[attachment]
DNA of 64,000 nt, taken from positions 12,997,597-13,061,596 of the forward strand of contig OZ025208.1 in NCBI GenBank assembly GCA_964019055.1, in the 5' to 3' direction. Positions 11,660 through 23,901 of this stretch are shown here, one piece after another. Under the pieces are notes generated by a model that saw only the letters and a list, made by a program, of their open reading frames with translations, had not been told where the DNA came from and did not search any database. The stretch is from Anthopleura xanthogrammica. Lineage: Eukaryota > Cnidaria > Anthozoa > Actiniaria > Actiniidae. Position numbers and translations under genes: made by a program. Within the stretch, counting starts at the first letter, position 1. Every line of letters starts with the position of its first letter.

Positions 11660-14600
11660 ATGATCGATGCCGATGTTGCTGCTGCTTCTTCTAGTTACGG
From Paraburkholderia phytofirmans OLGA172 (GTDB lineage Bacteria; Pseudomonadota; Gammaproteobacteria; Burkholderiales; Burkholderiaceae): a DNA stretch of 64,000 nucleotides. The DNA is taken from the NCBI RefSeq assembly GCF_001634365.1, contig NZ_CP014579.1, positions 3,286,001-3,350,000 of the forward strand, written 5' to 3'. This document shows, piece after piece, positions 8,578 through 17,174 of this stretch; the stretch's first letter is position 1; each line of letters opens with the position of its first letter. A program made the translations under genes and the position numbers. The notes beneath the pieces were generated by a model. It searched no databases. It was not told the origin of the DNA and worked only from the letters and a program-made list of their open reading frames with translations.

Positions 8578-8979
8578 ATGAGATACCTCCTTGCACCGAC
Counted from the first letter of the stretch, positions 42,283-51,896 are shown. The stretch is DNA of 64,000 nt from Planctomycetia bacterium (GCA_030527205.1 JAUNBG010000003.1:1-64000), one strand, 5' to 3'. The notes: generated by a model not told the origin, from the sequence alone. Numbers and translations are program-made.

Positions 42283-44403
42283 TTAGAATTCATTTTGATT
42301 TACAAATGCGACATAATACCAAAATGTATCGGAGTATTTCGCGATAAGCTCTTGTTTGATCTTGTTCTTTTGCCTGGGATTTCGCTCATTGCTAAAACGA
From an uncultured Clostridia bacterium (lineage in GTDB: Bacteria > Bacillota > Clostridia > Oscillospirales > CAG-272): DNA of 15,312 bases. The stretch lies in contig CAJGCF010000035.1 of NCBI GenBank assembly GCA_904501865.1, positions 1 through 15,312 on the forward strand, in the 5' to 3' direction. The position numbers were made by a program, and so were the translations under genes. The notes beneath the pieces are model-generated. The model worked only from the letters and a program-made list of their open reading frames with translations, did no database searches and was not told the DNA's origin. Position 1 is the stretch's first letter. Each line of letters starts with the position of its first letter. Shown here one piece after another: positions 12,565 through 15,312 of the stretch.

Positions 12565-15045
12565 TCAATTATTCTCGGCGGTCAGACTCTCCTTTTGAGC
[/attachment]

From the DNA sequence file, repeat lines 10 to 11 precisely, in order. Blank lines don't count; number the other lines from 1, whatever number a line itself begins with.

42301 TACAAATGCGACATAATACCAAAATGTATCGGAGTATTTCGCGATAAGCTCTTGTTTGATCTTGTTCTTTTGCCTGGGATTTCGCTCATTGCTAAAACGA
From an uncultured Clostridia bacterium (lineage in GTDB: Bacteria > Bacillota > Clostridia > Oscillospirales > CAG-272): DNA of 15,312 bases. The stretch lies in contig CAJGCF010000035.1 of NCBI GenBank assembly GCA_904501865.1, positions 1 through 15,312 on the forward strand, in the 5' to 3' direction. The position numbers were made by a program, and so were the translations under genes. The notes beneath the pieces are model-generated. The model worked only from the letters and a program-made list of their open reading frames with translations, did no database searches and was not told the DNA's origin. Position 1 is the stretch's first letter. Each line of letters starts with the position of its first letter. Shown here one piece after another: positions 12,565 through 15,312 of the stretch.